• My teammate and I get together every summer and re-do our Sequence of Instruction. We use this as a guide through the whole year when we plan with our team weekly. It is SO USEFUL! We basically walk unit-by-unit through our various curriculums and lay it all out weekly with the skills/books needed for that unit. I print these out, laminate them & put them in a binder that I make for each teacher- unique to their personality or likes. We have team-taught together for 6 years. We spend ALL SUMMER bouncing ideas off of one another. My biggest advice would be to find a friend that is just as excited about the new year as you are! -Taylor S.
  • I created an academic planner that I update each summer. It helps me stay focused to have all my academic goals on one sheet of paper for easy reference during the school year. My planner includes the standards I need to teach each week in all academic areas as well as any important school events. This helps me with lesson plans, knowing what resources to pull, and being sure all standards have been taught prior to district testing. It takes time but makes the rest of the school year so much easier. -Sharon T.
  • I think back to what I did the previous year(s) and decide what I want to change and/or improve. Also, I try to spend as much of my summer as I can with family, relaxing and decompressing away from school. Don’t get me wrong, I have ideas going all the time, but I try to focus my time on things other than school! -Sally W.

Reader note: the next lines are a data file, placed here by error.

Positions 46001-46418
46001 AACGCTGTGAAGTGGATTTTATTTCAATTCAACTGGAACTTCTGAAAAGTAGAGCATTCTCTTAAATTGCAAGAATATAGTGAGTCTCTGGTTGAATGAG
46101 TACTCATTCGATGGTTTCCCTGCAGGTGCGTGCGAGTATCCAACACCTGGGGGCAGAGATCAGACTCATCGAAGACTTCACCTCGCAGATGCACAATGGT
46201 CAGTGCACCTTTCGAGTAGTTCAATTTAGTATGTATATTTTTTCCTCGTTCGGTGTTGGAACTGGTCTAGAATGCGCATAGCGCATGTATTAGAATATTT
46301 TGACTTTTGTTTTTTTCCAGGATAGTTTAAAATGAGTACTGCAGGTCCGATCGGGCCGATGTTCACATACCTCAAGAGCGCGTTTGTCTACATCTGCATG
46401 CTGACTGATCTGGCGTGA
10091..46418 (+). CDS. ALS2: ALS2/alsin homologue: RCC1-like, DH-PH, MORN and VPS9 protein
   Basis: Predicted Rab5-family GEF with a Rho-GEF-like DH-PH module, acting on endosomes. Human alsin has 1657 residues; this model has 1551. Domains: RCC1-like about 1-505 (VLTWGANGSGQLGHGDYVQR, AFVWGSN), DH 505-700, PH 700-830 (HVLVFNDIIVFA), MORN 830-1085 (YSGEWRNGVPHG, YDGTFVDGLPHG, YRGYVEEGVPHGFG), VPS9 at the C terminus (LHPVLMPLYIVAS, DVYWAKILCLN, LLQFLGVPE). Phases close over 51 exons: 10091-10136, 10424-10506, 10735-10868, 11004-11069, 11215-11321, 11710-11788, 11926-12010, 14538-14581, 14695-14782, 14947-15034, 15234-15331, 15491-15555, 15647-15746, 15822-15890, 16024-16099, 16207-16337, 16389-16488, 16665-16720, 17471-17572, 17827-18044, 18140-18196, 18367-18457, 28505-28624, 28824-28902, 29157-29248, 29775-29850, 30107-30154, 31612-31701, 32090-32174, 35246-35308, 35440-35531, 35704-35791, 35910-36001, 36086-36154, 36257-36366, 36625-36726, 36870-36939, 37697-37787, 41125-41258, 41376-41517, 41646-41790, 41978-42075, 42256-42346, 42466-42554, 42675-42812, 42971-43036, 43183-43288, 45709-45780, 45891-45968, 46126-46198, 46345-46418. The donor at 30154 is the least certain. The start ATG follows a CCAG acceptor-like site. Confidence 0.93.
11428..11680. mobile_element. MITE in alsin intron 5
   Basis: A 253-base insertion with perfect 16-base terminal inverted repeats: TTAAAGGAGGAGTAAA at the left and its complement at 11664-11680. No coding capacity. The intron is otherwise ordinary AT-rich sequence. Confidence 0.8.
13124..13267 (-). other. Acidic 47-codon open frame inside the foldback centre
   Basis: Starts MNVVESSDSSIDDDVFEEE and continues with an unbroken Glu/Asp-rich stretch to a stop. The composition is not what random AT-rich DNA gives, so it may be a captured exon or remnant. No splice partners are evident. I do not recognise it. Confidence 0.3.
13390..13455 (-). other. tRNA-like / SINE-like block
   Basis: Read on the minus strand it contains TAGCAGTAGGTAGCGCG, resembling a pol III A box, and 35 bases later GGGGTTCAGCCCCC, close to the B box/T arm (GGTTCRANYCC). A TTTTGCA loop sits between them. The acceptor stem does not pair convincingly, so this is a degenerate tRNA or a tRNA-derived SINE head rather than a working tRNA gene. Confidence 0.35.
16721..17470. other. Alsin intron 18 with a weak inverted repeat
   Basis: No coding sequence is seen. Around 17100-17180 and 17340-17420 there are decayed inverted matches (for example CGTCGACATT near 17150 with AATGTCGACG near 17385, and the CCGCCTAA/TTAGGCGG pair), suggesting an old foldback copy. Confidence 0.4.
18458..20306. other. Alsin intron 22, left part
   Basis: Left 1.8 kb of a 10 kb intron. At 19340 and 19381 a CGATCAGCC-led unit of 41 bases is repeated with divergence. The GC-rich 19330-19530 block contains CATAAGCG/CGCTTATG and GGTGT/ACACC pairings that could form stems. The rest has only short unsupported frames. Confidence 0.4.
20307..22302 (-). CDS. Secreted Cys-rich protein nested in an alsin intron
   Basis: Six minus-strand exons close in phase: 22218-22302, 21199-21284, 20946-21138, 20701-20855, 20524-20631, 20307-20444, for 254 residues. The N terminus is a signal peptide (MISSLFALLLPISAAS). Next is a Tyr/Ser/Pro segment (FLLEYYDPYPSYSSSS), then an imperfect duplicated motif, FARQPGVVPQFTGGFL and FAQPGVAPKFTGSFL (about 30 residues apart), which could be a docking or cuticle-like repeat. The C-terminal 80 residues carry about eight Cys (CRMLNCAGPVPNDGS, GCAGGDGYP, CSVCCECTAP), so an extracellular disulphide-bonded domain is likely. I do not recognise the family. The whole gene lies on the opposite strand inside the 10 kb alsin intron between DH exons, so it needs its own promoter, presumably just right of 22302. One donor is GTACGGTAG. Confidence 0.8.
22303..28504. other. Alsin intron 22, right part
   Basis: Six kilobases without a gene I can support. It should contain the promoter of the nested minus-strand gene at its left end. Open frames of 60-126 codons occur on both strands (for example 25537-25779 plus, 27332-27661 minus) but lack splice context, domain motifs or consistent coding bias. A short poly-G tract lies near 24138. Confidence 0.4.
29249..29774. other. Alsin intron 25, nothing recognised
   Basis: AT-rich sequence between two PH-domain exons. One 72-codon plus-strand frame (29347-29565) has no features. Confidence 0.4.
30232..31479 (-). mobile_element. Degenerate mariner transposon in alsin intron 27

• I sit down and look at my curriculum and lessons and figure out the holes. I think back to last year and determine the areas in my day that I found myself scrambling for activities. Then I go on TPT and buy what I need so I can get it prepped before the school year starts. -Ashley M.
  • The two things, I try, to do over the summer is (1) studying the standards for the grade I’ll be teaching and (2) choose one new thing to do. Studying the standards is usually no more than a couple days a week for less than an hour. I’ll squeeze some time in between doing chores or maybe while traveling. Though I get inspired by other teachers and always have tons of new things I want to do (decorations, centers, etc) I’ll pick one thing to focus on so I don’t get overwhelmed. -Melissa Z.
  • After I have the first couple weeks planned out soft skill wise, I look to my scope and sequence per the district. I plan 1-2 weeks at a time. -Hillary K
  • I take June off and just relax. In July, I start looking at curriculum scope and sequence and plan the first two weeks. -Rhonda W.